Information is like a bank, our job is to rob the bank
F.M. discovers that different sonic frequencies induce different patterns of behaviour in listeners, first in his own studio but later in the local “H-Burger” restaurant where the passive muzak appears to be wiping people’s emotions.
It doesn’t get any more arty or punk than the singularly named Muscha’s Decoder from 1984. This West German film blends themes from George Orwell’s classic dystopian novel, 1984, and the writings of counterculture icon William S. Burroughs in a proto-cyberpunk milkshake laced with aggressively anticorporate messaging. Not for the faint of heart, this piece’s more repulsive moments may compel some viewers to discard it all together.
Industrial musician FM Einheit (Hunting the Zodiac 2003) plays a version of himself in Decoder, the disaffected audio artist FM. Disgusted by his peers’ willingness to participate in mainstream culture in the form of getting jobs at corporate/fascist burger chain, H Burger, he gets the idea of psychologically manipulating people whilst pondering the intentions of the fast food restaurant’s use of Muzak. Once he figures out a method to subvert the calming tendencies of the music, he starts leaving tape recorders that play his carefully concocted sonic disruptions at H Burger, McDonald’s, and Burger King locations throughout Hamburg. The resulting unrest and violent illness is captured on security footage, and so FM is noticed by the corporate illuminati comprised of H Burger’s upper management, Muzak manufacturers, and other menacing stuffed shirts.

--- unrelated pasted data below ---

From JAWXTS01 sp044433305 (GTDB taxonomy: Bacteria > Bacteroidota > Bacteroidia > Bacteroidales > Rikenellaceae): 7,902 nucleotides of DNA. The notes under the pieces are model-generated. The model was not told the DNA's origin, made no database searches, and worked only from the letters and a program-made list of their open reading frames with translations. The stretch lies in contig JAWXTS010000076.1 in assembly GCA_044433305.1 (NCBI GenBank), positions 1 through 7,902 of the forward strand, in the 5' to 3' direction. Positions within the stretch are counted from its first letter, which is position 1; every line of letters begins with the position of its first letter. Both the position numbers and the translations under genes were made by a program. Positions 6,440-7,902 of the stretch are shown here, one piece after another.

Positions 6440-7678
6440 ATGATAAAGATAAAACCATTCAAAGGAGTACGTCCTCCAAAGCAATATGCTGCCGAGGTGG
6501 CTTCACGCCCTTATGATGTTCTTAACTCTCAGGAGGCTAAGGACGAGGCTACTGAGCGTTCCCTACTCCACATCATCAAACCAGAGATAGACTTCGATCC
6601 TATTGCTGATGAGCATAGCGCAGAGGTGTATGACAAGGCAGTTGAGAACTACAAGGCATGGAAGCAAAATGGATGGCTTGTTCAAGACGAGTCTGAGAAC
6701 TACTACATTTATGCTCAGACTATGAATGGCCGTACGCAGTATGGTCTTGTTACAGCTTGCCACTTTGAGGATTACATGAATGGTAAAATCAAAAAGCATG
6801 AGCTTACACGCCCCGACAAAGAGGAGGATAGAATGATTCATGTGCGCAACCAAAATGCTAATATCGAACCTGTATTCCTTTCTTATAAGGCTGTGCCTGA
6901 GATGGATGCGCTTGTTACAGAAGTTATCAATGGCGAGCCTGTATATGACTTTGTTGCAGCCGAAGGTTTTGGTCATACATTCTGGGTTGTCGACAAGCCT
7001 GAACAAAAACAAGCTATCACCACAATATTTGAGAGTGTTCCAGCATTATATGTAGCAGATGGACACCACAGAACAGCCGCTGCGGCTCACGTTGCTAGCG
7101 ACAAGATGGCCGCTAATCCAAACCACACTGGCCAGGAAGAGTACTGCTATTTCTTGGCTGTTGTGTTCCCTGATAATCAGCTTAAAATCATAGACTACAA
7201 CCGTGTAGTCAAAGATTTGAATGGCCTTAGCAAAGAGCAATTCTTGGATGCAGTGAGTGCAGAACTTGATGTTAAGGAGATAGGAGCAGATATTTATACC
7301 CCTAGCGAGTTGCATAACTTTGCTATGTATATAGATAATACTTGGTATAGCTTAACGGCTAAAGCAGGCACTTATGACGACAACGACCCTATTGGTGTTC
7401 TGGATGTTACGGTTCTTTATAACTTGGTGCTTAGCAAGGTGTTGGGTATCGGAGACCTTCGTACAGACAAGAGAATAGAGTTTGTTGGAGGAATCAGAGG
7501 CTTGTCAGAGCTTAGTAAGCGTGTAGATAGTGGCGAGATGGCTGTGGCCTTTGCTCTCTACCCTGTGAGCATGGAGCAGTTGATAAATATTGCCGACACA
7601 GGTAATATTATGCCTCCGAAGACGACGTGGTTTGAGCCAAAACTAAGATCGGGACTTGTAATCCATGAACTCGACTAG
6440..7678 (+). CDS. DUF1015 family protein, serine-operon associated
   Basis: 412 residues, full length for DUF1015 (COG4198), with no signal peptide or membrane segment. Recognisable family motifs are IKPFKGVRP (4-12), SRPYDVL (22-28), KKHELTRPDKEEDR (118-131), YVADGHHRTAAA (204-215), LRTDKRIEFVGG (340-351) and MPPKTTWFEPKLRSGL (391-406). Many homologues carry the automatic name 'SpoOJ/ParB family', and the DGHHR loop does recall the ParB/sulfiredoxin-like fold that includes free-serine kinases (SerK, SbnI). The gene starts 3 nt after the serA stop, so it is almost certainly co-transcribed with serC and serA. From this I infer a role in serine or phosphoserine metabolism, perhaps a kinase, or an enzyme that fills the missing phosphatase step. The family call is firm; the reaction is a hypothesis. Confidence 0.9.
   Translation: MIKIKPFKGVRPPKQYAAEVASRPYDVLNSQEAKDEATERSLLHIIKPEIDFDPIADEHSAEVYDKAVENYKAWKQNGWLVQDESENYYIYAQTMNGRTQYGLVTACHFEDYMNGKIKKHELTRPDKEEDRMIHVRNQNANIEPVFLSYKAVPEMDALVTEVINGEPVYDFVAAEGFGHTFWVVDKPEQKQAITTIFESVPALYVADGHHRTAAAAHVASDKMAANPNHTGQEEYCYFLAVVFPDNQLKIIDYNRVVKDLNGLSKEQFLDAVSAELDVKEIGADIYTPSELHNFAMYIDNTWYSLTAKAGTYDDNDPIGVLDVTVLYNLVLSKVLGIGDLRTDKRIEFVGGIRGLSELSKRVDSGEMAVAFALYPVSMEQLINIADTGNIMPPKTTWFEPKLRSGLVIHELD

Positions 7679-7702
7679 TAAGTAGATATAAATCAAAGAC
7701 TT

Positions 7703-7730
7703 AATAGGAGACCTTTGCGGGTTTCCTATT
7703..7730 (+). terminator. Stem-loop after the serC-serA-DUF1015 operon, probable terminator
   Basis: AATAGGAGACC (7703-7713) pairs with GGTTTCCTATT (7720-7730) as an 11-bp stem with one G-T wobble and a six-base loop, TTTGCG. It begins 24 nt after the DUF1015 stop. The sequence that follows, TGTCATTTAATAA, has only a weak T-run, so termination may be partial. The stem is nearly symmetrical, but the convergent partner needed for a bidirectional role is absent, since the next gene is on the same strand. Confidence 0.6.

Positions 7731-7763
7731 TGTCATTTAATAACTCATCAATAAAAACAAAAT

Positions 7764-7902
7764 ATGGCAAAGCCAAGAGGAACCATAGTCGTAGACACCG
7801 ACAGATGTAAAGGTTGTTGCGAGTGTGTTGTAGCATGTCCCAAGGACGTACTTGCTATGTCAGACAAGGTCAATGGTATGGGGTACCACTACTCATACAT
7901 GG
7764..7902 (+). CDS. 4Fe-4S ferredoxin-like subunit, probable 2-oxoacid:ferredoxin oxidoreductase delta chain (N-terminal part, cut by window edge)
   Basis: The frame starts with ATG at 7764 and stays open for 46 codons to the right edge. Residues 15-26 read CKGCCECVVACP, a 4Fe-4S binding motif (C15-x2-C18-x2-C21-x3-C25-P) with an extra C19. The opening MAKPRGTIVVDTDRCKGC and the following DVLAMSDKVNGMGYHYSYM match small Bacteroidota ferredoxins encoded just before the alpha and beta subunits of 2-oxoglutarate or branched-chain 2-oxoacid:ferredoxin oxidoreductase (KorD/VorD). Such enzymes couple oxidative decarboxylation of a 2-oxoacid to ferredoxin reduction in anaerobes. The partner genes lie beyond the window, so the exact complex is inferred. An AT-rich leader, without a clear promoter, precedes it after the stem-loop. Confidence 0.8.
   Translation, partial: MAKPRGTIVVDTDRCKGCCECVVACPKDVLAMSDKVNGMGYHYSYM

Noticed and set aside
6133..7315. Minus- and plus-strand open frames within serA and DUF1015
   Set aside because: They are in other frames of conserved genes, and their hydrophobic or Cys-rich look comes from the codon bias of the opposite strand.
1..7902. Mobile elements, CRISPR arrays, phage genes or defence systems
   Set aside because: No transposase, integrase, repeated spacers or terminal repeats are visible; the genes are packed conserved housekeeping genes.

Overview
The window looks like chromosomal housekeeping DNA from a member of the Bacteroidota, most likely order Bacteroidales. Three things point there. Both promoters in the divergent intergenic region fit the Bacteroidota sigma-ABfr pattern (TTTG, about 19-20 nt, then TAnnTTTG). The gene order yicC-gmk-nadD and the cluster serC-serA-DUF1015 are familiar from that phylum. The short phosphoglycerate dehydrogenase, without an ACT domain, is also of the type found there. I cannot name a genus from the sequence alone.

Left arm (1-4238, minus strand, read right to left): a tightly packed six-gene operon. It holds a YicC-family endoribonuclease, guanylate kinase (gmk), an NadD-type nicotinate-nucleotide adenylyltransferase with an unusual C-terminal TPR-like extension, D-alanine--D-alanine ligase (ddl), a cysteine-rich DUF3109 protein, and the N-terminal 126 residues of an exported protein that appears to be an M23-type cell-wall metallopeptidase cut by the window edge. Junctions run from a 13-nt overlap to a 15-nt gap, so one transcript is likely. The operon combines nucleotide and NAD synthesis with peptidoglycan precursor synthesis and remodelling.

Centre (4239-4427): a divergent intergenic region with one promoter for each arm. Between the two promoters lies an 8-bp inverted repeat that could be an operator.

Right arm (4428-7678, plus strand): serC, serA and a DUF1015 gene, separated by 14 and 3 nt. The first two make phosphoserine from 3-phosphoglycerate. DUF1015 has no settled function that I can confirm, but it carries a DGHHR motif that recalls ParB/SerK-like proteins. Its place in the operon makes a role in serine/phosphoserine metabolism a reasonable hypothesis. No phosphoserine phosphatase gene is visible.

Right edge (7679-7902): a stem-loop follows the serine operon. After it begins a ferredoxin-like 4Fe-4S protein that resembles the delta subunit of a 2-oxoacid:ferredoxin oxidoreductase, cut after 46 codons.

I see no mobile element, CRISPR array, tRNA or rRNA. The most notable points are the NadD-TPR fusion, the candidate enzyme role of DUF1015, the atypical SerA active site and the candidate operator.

Eventually, FM’s activities lead to rioting in the streets as his squadron of noise pirates attempts to disrupt the societal status quo.